One famous Russian architect plans to build
a new monumental construction. It will be
a huge clock that indicates the time from
the beginning of the universe.

The face of this clock contains hands, moving
at constant speeds. They are numbered
from 1 to n from the fastest to the slowest one.
The fastest hand makes
one revolution per minute (60 seconds). Each next hand moves
slower than previous, the (i+1)-th hand makes one revolution
when the i-th hand makes d_{i} revolutions.
The setting mechanism of this clock is
very simple. You can take a hand by the handle,
located on its end, and move it in any direction.
When you move the hand, slower hands are moving
in proportion to their usual speeds, and faster
hands are not moving. Remember that hands are huge,
so setting this clock is a hard job.
Consider an example with three hands: a second hand,
a minute hand, and an hour hand. Their lengths are
5, 15 and 10 meters respectively. You want to set
the clock from 2:30 to 6:00 (fig.1). The easiest way to do it
is to rotate the minute hand 180^{∘} clockwise,
and then move the hour hand 90^{∘} clockwise.
The total distance you moved the handles of the hands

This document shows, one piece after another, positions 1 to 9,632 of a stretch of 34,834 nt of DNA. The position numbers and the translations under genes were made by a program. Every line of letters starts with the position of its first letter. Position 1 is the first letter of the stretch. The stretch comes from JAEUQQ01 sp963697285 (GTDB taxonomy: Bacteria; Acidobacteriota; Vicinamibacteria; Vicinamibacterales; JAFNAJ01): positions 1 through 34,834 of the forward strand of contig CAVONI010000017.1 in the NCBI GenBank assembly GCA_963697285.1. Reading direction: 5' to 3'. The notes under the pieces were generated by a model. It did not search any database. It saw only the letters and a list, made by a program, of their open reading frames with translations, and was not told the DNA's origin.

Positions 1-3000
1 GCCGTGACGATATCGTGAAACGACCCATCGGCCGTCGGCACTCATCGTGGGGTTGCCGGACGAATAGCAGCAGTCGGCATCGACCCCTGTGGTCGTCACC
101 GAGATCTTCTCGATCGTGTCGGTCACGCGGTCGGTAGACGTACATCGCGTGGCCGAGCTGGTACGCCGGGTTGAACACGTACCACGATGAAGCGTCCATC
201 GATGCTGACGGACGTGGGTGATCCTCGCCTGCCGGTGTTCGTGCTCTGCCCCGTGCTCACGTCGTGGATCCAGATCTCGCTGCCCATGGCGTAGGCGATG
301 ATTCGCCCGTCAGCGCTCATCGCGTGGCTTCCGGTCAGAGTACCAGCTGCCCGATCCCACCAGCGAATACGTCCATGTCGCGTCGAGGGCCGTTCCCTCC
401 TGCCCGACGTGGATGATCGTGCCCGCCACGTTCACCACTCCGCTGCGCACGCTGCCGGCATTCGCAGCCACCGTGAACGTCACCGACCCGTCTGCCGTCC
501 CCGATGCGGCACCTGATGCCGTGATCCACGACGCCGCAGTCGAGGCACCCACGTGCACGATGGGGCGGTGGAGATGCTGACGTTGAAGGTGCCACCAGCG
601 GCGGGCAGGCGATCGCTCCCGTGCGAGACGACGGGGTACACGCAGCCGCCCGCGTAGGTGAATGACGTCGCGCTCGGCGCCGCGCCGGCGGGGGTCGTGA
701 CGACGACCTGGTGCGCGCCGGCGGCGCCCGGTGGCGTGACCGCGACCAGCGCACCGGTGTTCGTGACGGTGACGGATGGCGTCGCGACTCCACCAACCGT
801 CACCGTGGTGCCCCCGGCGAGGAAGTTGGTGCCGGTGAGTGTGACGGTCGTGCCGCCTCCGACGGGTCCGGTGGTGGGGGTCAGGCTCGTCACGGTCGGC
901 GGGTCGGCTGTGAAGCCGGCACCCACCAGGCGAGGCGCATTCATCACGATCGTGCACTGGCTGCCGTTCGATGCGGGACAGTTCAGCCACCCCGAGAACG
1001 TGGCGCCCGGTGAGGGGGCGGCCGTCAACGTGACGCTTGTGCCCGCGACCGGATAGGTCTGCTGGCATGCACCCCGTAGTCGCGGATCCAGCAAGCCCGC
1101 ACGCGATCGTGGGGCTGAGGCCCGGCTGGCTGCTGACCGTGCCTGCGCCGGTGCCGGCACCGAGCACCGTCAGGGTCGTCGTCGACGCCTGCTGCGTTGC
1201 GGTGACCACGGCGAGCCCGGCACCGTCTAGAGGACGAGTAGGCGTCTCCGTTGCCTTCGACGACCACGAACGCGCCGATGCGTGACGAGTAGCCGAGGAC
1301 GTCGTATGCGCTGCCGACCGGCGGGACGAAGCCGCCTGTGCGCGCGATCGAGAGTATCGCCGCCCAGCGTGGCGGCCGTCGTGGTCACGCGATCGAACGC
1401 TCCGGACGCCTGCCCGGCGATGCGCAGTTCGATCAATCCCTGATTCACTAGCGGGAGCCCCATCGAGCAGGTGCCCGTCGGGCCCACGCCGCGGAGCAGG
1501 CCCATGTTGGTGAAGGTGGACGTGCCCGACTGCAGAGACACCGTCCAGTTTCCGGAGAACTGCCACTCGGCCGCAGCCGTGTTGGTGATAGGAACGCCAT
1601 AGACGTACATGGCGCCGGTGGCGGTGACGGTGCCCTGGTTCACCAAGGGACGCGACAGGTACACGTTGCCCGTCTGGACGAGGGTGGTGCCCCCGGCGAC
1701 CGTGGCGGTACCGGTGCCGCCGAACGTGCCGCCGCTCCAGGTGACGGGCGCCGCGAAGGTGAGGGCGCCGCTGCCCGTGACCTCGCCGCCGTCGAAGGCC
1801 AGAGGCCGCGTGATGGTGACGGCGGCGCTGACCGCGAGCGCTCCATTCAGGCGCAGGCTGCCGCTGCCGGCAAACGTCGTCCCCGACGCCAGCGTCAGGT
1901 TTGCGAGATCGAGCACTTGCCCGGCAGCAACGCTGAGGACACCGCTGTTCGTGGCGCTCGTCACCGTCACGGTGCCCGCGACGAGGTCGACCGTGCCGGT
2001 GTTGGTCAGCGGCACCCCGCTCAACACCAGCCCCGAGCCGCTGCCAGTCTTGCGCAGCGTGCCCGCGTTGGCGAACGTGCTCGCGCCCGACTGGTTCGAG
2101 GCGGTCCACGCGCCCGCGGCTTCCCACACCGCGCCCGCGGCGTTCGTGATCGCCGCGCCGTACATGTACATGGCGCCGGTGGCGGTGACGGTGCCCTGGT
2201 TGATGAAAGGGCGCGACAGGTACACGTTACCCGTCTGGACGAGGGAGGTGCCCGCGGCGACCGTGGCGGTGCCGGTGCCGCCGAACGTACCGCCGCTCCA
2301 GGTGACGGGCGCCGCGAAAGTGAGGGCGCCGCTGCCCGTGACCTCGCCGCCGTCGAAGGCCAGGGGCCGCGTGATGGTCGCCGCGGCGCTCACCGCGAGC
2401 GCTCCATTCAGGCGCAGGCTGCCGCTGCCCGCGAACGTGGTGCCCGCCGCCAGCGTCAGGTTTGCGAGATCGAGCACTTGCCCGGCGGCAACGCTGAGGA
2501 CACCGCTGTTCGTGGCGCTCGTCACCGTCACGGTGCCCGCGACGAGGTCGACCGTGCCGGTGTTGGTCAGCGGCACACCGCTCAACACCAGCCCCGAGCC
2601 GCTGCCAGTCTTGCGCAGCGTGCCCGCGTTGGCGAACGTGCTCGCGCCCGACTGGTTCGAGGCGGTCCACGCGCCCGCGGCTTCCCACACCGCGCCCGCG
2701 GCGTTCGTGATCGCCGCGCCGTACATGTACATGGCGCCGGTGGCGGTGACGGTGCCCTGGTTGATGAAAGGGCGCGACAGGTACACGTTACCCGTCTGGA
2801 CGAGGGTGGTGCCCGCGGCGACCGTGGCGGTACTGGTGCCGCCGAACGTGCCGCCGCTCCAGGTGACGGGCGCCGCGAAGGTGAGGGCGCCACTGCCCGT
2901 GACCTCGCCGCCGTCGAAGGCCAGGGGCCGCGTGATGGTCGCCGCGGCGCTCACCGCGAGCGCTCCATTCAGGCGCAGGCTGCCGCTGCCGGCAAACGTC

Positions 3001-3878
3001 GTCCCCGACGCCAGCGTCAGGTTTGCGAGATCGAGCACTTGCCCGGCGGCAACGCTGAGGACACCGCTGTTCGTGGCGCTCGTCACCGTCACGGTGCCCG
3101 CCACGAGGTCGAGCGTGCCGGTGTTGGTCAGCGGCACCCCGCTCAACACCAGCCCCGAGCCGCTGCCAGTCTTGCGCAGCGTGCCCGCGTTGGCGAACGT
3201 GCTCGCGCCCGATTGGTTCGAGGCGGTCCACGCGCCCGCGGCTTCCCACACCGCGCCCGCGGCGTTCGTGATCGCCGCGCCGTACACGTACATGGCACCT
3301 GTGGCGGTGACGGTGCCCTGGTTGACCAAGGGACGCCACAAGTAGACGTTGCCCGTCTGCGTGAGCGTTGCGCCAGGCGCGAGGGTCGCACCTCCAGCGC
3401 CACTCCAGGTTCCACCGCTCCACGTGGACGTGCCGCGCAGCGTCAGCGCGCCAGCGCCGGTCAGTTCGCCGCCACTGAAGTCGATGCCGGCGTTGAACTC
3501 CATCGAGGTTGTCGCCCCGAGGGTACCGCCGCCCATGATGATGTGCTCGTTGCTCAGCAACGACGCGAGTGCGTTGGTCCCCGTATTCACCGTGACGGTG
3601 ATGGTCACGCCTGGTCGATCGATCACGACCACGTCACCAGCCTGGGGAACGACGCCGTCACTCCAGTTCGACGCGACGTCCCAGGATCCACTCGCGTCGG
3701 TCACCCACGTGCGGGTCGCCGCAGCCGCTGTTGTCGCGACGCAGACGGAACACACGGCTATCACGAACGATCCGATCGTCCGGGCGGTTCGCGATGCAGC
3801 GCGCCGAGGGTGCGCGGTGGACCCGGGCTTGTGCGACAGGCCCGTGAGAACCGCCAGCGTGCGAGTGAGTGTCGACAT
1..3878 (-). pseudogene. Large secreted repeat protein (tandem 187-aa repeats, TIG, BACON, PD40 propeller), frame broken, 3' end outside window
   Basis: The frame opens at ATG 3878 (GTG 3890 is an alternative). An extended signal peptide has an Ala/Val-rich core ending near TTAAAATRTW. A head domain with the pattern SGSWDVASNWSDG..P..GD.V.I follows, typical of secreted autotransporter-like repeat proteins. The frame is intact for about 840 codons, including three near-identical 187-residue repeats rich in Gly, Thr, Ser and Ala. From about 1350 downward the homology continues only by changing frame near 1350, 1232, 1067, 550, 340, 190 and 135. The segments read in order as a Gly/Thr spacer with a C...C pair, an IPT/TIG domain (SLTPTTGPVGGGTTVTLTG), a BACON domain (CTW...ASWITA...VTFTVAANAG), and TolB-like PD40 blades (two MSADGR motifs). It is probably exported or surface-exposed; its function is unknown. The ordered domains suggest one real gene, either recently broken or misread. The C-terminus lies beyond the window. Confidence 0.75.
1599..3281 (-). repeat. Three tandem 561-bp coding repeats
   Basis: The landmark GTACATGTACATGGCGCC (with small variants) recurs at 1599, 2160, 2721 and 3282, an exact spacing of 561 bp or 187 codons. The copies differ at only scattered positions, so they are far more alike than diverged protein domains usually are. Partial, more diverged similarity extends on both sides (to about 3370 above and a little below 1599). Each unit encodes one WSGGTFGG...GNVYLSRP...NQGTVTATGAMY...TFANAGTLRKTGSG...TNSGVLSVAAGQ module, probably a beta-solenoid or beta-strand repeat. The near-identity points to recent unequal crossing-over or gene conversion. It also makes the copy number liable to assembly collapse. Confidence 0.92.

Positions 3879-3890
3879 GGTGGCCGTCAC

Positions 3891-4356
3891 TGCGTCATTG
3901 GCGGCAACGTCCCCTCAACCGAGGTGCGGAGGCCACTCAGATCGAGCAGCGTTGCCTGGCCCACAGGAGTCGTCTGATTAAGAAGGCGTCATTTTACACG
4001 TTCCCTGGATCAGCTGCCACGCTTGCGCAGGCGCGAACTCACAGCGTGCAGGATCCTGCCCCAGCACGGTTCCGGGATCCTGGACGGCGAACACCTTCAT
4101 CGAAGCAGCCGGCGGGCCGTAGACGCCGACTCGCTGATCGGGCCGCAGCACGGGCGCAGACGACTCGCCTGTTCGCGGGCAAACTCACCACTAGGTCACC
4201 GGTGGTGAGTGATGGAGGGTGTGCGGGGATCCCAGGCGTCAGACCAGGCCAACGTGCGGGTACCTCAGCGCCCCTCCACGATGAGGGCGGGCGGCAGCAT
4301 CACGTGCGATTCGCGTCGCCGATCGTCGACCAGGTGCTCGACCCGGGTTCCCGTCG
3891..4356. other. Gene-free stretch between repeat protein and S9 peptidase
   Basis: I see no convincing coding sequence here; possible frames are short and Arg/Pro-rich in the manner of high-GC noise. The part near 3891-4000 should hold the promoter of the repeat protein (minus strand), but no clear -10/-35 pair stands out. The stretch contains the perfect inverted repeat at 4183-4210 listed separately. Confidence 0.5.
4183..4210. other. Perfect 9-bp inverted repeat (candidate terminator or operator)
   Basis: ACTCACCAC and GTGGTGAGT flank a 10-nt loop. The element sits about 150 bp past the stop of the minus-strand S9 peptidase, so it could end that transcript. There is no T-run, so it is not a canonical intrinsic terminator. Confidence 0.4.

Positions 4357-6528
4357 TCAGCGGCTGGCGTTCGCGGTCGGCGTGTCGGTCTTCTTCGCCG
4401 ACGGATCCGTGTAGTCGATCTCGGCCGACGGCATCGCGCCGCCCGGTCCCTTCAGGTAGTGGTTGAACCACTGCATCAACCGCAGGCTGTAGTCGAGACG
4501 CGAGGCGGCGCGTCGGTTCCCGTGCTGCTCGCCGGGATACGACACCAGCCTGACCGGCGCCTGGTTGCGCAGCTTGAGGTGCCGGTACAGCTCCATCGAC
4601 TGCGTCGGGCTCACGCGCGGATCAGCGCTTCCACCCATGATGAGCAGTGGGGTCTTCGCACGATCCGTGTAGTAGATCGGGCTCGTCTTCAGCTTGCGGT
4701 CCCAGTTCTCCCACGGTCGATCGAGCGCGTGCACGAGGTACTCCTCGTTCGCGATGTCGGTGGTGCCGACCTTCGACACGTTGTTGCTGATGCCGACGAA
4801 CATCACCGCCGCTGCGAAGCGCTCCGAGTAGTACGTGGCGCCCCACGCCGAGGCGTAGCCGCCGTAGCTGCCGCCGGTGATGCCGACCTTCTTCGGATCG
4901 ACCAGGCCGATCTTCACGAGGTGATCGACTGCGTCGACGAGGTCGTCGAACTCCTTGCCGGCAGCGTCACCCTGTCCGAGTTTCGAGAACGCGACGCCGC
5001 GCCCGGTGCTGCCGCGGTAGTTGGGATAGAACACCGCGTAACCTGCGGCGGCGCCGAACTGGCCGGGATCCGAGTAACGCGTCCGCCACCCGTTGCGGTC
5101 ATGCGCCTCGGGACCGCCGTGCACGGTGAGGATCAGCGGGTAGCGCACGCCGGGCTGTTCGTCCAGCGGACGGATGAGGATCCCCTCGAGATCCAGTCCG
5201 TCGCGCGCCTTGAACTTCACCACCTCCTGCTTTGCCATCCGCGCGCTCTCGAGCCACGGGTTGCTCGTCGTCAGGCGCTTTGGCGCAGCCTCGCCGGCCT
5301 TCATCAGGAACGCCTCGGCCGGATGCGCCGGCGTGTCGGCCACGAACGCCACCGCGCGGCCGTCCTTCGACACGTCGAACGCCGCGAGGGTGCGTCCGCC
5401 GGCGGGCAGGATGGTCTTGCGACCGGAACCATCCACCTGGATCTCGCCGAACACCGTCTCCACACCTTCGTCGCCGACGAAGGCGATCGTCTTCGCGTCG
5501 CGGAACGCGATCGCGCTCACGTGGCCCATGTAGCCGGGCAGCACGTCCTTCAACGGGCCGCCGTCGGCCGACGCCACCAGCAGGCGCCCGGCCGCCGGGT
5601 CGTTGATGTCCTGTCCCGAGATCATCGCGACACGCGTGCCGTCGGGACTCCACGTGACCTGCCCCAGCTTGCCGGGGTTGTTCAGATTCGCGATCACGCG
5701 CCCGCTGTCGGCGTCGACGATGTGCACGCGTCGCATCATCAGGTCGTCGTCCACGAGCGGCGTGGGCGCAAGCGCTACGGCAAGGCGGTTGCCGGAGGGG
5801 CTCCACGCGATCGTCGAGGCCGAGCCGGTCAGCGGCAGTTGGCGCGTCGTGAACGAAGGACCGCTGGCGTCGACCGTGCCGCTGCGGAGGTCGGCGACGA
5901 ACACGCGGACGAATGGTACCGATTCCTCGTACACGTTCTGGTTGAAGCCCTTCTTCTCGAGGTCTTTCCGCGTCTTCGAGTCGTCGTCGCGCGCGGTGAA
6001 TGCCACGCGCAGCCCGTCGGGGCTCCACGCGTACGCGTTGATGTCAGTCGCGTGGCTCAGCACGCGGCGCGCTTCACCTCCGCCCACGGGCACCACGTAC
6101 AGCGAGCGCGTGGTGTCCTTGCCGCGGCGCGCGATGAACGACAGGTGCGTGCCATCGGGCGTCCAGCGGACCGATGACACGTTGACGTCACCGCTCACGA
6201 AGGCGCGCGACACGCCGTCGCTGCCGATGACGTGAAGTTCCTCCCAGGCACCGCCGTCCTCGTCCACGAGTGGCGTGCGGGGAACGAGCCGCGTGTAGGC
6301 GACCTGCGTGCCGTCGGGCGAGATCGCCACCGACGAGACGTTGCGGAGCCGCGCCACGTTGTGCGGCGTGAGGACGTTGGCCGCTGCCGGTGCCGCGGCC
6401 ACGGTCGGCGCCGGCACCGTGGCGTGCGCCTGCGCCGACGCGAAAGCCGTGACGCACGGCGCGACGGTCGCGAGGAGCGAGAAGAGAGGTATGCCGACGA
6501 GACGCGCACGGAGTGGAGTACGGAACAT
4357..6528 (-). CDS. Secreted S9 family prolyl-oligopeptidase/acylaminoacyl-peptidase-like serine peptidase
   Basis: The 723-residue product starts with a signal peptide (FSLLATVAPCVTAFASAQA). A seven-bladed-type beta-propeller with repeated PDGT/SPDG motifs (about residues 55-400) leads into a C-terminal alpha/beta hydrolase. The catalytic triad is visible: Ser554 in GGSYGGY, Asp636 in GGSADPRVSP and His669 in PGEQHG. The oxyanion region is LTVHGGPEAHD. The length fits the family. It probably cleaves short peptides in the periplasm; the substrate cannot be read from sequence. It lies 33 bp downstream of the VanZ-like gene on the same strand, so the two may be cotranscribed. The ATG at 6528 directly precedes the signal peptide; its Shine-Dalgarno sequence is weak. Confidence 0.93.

is approximately 62.83 meters.
Your task is to write a program that finds the way
to set the clock that minimizes the total distance
you have to move the handles.

Input file format

The first line of the input file contains one integer n — the number of
hands. The second line contains n−1 integer numbers
d_{1}, d_{2}, …, d_{n−1}. The third line
contains n integer numbers l_{1}, l_{2}, …, l_{n} —
lengths of clock hands.
Next two lines contain two non-negative integer numbers (one number per line): time indicated by
the clock and the actual time that should be set. Both times are measured in
seconds from the beginning of the universe and are less than 2^{63}.

Output file format

Print the minimal possible total distance
you have to move the handles. The answer must be precise to
at least 4 digits after decimal point.